Universal Pictures International (UPI) will release summer tentpole The Mummy: Tomb Of The Dragon Emperor in China and Asia in late July one week before North America on Aug 1.

UPI chief David Kosse, who travelled to the US this week to give the keynote address at ShoWest, said the move was inspired by the film's Asian flavour and was designed to gain a foothold in Asian markets before the Beijing Olympic Games kick off on Aug 8. In addition, of course, it is designed to prevent any piracy in Asia from an earlier US release.

Brendan Fraser returns as the swashbuckling hero in the third Mummy instalment - and the first in seven years - which takes place in Shanghai in 1946 and also stars Jet Li and Michelle Yeoh.

Meanwhile leading Hollywood executives told ShoWest delegates yesterday [March 12] that while most summer tentpoles have already been set for 2009, a potential actors strike in several months would force them to revise schedules.

Paramount Pictures vice chairman Rob Moore told the Speaking Out panel at ShoWest that the studio generally released 16 to 18 films a year and would have to spread the slate more thinly across the year in the case of industrial action.

Sony Pictures Entertainment vice chairman Jeff Blake implied that a strike would have an impact because while most of next summer had been scheduled there were slots towards the end of the year that had not yet been filled.

On a related point, the commercial viability of every weekend of the year is not lost on the studios. Universal's president of worldwide marketing and distribution Adam Fogelson said that while the weekends immediately after Labor Day and Thanksgiving in the US were still problematic, 'there are at least 49 weekends out of 52 when you can do good business.'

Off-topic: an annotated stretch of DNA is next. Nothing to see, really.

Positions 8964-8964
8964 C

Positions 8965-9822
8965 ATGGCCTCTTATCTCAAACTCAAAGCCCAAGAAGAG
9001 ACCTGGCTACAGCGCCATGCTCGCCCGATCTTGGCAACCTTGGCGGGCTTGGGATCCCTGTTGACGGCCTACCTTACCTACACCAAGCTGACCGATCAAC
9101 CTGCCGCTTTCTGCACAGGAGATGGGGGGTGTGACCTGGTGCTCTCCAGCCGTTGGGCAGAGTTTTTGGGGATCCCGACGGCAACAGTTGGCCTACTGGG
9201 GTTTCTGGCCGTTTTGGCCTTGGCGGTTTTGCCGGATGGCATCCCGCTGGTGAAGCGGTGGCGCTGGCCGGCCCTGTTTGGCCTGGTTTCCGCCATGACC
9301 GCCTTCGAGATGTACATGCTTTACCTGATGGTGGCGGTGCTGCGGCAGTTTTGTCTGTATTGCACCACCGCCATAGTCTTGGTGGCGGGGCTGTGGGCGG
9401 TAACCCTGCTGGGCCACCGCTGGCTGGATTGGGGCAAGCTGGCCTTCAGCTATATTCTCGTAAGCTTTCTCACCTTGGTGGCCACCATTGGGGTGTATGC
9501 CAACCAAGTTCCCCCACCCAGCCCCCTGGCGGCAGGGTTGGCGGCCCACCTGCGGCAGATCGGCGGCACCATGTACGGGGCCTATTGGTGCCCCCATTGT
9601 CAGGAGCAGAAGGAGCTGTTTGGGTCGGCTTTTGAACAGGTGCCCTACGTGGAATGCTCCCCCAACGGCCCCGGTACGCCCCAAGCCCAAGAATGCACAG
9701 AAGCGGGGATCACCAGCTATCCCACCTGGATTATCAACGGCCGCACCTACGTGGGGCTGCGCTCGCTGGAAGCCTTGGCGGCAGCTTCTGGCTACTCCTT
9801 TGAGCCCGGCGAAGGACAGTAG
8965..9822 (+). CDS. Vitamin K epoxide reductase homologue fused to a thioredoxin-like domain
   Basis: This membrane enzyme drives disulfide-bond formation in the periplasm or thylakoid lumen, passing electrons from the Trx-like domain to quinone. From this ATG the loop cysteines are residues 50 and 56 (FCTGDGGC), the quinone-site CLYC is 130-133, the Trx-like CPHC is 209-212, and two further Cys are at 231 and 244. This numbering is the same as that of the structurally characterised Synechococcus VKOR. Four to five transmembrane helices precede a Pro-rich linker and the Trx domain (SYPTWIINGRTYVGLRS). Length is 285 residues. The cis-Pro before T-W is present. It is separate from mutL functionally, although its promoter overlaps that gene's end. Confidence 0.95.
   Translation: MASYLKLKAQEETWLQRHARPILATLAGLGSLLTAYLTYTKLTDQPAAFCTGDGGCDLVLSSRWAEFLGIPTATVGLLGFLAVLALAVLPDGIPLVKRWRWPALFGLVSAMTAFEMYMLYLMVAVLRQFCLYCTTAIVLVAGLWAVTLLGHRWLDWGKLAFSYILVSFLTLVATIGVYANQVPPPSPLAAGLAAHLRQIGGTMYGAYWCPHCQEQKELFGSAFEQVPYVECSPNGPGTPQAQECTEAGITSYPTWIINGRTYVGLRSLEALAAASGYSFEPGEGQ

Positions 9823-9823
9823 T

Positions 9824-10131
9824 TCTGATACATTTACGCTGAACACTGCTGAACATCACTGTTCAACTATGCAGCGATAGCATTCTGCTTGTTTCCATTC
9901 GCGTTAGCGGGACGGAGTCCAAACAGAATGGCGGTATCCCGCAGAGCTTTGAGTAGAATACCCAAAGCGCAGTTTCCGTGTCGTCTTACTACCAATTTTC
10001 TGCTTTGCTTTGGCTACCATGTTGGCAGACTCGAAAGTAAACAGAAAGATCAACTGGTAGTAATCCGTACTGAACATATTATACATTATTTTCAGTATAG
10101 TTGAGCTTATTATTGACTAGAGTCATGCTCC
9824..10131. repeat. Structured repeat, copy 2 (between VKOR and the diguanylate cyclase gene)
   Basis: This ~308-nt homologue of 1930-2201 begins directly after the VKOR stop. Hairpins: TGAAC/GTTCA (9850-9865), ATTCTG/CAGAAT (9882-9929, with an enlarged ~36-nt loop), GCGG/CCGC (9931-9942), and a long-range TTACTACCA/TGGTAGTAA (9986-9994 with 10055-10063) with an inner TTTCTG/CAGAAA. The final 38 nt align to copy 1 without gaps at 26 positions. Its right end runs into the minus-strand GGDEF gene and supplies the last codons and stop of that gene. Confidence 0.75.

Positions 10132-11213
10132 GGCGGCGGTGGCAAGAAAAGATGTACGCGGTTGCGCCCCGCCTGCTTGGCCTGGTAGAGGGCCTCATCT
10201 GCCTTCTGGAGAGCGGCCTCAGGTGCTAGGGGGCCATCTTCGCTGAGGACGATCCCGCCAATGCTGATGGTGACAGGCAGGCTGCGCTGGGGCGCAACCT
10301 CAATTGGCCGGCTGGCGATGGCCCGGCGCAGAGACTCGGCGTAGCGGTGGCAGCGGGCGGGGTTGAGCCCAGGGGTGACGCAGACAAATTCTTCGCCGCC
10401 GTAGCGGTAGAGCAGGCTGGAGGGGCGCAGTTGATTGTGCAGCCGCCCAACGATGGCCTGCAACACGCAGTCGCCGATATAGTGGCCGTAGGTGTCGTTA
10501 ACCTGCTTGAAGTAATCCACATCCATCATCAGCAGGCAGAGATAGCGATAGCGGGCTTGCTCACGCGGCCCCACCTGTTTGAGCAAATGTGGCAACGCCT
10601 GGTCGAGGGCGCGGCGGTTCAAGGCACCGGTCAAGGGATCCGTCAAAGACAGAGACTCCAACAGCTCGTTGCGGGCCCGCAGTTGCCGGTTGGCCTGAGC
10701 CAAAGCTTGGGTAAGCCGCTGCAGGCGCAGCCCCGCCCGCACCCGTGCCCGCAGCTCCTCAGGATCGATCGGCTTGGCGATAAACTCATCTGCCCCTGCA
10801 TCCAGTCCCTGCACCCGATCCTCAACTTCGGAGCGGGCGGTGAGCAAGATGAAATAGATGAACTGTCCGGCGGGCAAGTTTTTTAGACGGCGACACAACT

In other ShoWest news:

Sony Electronics has set up a business unit to provide cinema owners with support for 4K CineAlta digital projection systems in the US. Michael Fidler will head the group in Los Angeles.

IMAX will incorporate Texas Instruments' DLP Cinema projector solution in its anticipated IMAX Digital projection system, which begins global deployment in mid-2008.

Cinemark Theatres will add more than 200 THX certified screens across the US, bringing the total number of Cinemark screens with THX certification to more than 500. Cinemark will roll out the THX certification programme in major metropolitan areas including Los Angeles, San Francisco and Denver.

Christie has signed an exclusive contract with Scrabble Entertainment to supply 200 Christie DLP Cinema projectors in what will be India's largest single digital cinema deployment. The first exhibitor to sign up for the deployment plan is PVR Cinemas, one of the sub-continent's largest cinema chains

Kodak will enable San Antonio-based exhibitor Santikos Theatres' conversion to digital technology. Kodak will act as a 'full solution integrator', providing a networked system with project management, installation and training and full service support. Installations have begun with the Palladium and the newly-opened Silverado Houston multiplexes and will continue until all screens have been converted.